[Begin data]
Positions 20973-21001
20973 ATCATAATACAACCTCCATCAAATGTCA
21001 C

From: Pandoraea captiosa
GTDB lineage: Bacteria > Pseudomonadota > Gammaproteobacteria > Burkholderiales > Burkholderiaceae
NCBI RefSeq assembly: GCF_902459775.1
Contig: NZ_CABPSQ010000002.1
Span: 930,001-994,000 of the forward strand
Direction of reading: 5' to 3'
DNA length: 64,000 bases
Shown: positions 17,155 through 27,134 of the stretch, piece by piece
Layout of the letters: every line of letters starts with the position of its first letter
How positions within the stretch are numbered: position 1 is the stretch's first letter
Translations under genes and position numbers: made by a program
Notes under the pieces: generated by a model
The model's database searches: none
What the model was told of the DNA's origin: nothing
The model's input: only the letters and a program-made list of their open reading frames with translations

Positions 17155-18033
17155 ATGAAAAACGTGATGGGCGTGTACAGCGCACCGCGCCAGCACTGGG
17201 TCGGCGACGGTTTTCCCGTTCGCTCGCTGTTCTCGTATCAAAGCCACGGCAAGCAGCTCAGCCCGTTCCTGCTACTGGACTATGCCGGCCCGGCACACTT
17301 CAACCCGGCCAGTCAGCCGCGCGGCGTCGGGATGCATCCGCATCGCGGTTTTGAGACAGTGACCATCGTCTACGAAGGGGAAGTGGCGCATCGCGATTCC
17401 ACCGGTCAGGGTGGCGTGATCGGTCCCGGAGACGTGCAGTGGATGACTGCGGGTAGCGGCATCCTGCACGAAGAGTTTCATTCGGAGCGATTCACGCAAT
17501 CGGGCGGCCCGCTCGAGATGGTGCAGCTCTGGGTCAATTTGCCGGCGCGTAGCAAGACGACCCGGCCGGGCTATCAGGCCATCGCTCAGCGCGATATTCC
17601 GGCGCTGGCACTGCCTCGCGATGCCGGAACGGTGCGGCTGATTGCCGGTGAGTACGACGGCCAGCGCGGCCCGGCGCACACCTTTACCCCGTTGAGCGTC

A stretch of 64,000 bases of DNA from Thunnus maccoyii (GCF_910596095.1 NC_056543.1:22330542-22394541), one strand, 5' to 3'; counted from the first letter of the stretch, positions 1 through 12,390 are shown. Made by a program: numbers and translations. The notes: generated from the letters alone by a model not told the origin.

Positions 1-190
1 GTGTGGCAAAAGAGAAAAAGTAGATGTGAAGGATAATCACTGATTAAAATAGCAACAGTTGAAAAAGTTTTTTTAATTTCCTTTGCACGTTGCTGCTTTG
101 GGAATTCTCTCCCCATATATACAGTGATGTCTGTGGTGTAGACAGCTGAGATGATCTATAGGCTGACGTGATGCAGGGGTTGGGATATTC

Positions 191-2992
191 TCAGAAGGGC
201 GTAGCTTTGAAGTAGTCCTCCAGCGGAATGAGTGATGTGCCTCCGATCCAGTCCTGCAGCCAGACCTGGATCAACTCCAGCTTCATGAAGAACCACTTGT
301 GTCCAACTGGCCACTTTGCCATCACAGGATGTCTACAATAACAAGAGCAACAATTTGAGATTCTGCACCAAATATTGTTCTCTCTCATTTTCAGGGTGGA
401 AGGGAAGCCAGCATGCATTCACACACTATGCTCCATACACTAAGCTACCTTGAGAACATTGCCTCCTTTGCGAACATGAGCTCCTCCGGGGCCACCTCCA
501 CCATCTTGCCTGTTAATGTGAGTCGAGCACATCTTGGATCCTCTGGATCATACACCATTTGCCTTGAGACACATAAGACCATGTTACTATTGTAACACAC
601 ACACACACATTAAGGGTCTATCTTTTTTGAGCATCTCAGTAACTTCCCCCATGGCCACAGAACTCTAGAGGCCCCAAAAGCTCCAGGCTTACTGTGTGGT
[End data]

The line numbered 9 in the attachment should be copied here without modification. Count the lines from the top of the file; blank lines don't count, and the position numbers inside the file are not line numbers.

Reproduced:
Direction of reading: 5' to 3'